He tossed me the keys saying, "I won't tell if you don't."
I won't. I never will. I didn't just.
The new Mustang is a world apart from Mustangs of old. How do I know this? I have a hard-on for the pony logo; I love Mustangs. My first was a Mustang. My current is also a Mustang. One was a Fox, the other an S197 and while they are decades apart, the new S550 is light years ahead.
And I have finally been behind the wheel of a 2015 GT. Three pedals, a stick and 5.0 liters of Ford power; I was in for a treat. Oh, and it was red. Did I mention the red?
Like a little lamb to Mary, I am a Mustang follower. The new car, when but a rumor ("It will have IRS!") had me wetting my shorts weekly. Every tidbit Ford released was a hit of heroine, the pure dope. I could not live without it. Waking, I would check Twitter and throughout the day Facebook. The blogs, I followed them all. A turbo, they'd say, is definitely on the way and for the next week I would be feverishly leafing through old mags; it's the SVO two point oh! How could I have known, in those early days, all the good things would come true?
Sitting behind the wheel for the first time I heard the lyrics, "Like a virgin, touched for the very first time," race through my head. I was a slut, a Mustang whore, but here I was with a familiar burning in my loins – it felt like the first time all over again. I was a mess of goose bumps, every hair on my body stood on end as if electrified.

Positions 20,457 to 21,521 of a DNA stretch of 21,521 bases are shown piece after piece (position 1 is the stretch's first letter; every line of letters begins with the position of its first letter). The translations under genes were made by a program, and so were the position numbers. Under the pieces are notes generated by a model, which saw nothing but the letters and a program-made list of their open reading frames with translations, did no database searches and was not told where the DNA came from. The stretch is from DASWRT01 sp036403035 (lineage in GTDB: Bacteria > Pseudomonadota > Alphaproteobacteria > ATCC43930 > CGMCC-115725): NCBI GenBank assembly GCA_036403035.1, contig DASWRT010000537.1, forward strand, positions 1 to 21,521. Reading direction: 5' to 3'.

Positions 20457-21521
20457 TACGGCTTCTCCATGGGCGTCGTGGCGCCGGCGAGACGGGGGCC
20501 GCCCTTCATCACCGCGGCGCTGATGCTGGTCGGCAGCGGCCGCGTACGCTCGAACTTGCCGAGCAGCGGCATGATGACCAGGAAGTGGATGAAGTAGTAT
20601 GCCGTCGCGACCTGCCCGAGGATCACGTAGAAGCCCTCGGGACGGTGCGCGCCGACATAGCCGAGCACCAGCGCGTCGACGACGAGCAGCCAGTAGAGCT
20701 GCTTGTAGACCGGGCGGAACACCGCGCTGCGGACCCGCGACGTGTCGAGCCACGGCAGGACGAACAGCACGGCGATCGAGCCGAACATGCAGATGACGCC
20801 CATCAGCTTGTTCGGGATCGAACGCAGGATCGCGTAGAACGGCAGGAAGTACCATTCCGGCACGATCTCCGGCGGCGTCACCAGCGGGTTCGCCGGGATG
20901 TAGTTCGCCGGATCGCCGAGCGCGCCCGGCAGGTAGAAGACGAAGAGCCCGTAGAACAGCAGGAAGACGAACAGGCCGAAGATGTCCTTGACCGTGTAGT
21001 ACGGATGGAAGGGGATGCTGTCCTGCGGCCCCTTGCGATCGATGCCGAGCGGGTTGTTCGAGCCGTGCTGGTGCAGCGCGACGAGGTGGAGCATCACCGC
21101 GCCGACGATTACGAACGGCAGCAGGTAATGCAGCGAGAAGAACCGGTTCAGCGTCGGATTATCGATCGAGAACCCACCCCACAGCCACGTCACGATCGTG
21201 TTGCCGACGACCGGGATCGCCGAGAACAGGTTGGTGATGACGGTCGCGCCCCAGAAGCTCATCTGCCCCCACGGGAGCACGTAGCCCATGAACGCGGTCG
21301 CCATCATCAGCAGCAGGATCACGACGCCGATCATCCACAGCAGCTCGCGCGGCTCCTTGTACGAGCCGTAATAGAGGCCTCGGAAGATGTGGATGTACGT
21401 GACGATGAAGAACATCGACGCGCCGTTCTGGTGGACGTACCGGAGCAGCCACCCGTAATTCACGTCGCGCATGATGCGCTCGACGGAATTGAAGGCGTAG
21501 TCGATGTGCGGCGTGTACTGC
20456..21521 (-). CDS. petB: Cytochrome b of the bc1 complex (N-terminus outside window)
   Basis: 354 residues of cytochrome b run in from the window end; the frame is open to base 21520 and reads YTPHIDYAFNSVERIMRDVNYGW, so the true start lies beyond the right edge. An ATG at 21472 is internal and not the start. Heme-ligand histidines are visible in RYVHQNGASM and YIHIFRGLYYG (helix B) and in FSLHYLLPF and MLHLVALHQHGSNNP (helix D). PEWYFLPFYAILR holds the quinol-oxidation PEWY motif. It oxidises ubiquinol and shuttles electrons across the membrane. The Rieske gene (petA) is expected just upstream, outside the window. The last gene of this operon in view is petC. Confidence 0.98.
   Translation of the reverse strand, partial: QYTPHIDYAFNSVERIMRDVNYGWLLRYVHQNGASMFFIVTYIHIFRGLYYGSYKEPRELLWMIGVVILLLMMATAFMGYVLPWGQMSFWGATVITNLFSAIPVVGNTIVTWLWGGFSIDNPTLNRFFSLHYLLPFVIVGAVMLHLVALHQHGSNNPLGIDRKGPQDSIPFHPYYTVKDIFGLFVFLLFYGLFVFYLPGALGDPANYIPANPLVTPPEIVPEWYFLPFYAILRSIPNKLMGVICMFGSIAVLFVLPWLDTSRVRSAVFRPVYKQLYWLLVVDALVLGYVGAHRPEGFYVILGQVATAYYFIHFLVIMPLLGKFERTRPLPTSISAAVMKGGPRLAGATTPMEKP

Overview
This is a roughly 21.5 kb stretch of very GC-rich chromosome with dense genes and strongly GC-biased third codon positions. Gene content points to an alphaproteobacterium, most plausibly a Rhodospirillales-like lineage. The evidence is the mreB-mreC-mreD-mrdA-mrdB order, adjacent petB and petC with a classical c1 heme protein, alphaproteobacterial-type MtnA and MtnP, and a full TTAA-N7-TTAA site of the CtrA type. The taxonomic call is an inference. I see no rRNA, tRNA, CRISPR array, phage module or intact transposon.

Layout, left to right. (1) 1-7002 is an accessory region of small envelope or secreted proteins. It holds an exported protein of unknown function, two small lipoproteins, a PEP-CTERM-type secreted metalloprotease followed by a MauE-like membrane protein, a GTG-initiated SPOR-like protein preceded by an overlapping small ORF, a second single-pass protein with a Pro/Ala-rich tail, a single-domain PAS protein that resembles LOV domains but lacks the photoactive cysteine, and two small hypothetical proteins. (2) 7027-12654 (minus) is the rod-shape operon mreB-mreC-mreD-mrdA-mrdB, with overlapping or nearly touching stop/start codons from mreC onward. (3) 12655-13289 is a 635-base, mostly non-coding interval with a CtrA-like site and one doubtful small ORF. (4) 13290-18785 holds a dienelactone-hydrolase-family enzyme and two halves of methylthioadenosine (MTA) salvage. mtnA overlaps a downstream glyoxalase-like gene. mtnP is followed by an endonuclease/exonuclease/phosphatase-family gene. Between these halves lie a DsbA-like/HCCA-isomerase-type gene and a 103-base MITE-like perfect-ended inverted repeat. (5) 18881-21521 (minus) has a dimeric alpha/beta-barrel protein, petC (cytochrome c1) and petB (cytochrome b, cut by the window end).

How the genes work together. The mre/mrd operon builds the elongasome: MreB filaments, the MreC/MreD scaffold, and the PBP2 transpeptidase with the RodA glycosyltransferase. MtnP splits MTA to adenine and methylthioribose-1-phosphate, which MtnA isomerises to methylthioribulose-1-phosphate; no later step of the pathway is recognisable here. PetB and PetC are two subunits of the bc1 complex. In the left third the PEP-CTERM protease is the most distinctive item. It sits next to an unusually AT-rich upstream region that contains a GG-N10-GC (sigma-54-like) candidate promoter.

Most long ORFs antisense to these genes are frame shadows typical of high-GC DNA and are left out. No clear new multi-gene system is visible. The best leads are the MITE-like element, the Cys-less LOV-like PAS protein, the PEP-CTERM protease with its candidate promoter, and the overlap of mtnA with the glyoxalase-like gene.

"Take me," I begged wordlessly.
My friend, the owner, stood there awkwardly. He seemed to sense our connection. His intrusion amplified his awkwardness. Understandable, I thought, but I took the man for a swinger.
He asked, pensive, "Would you like a moment together?"
I took it as rhetorical, reminded myself of my place, and pulled my saliva-dripping tongue back into my mouth. Smiled, "Such nice." Speaking in meme's.
Once the moment had passed we, as men are want to do, repressed our shared discomfort at the burble-whoom of the engine turning over. That Coyote, even minus the flat-plane crank of the big brother GT350, sounds a treat. The clutch was easy under my toe and I took a stab at the gas. The car responded with a roar. I responded with a boner.
He started talking, the owner and my new friend, but I wasn't really listening. Blah blah blah horsepower, blah blah blah tire width – the car was stock, a GT with Performance Package. I wasn't learning anything I didn't already know.
I realize, in the writing, that neither are you. Everyone and their dog in the journalist community has gotten a whack at the new pony, has reviewed the car to death. It's this, it's that. You've read the articles, watched the videos. The new Mustang is a leap forward for Mustangs, an excellent car, but it's still a Mustang and, at least in GT trim, it's not the leader in its field. Okay, good… that's out of the way.
The transmission slipped easily into gear. I had rowed through them a few times finding the throws to my liking. I opened the throttle, let off the clutch and away we went. Our drive was short, but spirited and I kept comparing the new Mustang with the (many) older cars I've driven. We would be cutting down a bending back street, rutted like the face of an experienced meth user, and I'd say something like, "It's so planted compared to the old car."